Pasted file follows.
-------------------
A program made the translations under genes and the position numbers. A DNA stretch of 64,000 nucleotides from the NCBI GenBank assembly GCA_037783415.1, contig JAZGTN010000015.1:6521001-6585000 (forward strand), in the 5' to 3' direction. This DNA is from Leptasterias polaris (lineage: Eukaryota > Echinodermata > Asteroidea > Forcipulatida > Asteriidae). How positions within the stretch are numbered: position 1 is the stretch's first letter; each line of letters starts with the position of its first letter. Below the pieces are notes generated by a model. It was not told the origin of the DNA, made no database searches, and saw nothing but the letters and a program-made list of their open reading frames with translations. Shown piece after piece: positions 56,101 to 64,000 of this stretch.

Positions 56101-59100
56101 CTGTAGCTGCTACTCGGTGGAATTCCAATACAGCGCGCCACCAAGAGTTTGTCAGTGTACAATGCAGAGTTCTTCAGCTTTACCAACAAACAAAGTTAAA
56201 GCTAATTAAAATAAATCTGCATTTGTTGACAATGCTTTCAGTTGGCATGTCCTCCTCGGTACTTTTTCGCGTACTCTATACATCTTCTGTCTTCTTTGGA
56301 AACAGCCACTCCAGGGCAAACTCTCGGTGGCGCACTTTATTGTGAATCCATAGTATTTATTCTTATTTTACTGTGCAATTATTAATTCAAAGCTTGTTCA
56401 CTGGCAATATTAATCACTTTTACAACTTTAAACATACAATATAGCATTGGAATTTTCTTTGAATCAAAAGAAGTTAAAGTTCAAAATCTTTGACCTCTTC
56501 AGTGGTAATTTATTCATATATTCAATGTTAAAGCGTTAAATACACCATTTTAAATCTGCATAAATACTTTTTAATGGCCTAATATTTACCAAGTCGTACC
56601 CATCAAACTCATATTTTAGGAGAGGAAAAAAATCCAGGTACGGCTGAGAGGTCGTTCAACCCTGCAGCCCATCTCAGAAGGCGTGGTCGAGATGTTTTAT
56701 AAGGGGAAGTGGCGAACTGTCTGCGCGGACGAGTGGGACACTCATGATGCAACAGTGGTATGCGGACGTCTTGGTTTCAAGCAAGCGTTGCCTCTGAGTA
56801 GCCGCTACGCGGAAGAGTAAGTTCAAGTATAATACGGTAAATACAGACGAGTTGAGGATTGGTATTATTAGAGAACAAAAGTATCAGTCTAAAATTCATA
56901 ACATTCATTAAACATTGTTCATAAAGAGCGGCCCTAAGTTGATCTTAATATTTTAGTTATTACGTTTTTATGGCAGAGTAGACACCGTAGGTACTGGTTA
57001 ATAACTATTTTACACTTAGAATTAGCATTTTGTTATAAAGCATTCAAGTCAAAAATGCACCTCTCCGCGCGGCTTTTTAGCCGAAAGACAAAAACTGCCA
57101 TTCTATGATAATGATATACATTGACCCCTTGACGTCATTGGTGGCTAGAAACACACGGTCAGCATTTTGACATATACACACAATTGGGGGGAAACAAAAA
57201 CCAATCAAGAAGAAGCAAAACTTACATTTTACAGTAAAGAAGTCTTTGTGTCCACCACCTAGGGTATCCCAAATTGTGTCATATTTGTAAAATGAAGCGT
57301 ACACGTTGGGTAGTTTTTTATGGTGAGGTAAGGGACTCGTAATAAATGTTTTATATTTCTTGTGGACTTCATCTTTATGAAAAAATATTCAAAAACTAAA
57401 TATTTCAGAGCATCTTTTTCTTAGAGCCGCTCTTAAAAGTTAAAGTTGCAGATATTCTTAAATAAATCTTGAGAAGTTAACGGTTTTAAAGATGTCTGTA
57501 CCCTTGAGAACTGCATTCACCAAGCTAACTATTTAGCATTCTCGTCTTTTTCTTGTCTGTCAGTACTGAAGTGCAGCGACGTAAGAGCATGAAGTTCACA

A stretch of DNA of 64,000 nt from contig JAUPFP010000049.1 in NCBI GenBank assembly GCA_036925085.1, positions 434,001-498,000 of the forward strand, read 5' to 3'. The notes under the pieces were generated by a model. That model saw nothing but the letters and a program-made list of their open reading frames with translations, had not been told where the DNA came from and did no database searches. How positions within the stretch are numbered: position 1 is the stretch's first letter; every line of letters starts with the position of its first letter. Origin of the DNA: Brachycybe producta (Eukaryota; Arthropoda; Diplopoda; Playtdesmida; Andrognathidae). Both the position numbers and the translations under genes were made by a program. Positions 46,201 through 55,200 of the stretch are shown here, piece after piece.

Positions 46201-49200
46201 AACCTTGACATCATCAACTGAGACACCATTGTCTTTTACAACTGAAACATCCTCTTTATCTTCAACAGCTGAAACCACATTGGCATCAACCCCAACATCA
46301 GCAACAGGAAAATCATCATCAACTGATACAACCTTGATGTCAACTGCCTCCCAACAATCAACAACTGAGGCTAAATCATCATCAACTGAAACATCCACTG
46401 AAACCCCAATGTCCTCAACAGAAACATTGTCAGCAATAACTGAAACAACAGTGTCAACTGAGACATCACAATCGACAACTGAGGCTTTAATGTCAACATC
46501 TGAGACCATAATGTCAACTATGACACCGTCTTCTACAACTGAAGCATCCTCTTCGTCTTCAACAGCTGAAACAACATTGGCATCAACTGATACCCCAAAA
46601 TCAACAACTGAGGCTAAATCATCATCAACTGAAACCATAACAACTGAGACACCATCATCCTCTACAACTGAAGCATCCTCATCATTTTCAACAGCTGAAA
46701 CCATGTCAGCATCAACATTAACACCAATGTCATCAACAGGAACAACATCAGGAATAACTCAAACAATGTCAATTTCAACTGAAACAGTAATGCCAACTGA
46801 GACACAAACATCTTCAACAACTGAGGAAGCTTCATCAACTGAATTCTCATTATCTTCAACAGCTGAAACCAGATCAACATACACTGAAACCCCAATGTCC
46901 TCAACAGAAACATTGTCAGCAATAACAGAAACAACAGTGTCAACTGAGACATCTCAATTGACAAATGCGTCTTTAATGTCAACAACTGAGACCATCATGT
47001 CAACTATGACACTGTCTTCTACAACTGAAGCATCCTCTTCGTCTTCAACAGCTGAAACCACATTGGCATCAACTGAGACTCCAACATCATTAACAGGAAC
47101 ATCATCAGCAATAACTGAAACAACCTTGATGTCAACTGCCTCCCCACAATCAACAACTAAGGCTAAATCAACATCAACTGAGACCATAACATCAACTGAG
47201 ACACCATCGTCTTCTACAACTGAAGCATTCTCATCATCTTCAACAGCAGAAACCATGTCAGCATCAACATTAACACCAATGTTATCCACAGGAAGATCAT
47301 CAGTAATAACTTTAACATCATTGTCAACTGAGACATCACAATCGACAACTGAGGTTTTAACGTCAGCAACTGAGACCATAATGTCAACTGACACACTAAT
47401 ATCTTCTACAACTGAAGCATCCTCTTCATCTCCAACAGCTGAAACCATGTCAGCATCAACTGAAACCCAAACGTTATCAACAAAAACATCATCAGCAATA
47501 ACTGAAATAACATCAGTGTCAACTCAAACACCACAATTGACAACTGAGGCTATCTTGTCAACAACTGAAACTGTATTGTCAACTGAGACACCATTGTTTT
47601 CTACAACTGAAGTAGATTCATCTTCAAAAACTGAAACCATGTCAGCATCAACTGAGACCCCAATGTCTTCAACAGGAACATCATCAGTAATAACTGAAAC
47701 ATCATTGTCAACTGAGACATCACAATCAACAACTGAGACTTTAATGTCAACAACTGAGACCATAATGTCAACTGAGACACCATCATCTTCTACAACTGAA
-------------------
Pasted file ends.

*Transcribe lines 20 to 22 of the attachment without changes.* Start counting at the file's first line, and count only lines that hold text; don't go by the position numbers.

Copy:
46201 AACCTTGACATCATCAACTGAGACACCATTGTCTTTTACAACTGAAACATCCTCTTTATCTTCAACAGCTGAAACCACATTGGCATCAACCCCAACATCA
46301 GCAACAGGAAAATCATCATCAACTGATACAACCTTGATGTCAACTGCCTCCCAACAATCAACAACTGAGGCTAAATCATCATCAACTGAAACATCCACTG
46401 AAACCCCAATGTCCTCAACAGAAACATTGTCAGCAATAACTGAAACAACAGTGTCAACTGAGACATCACAATCGACAACTGAGGCTTTAATGTCAACATC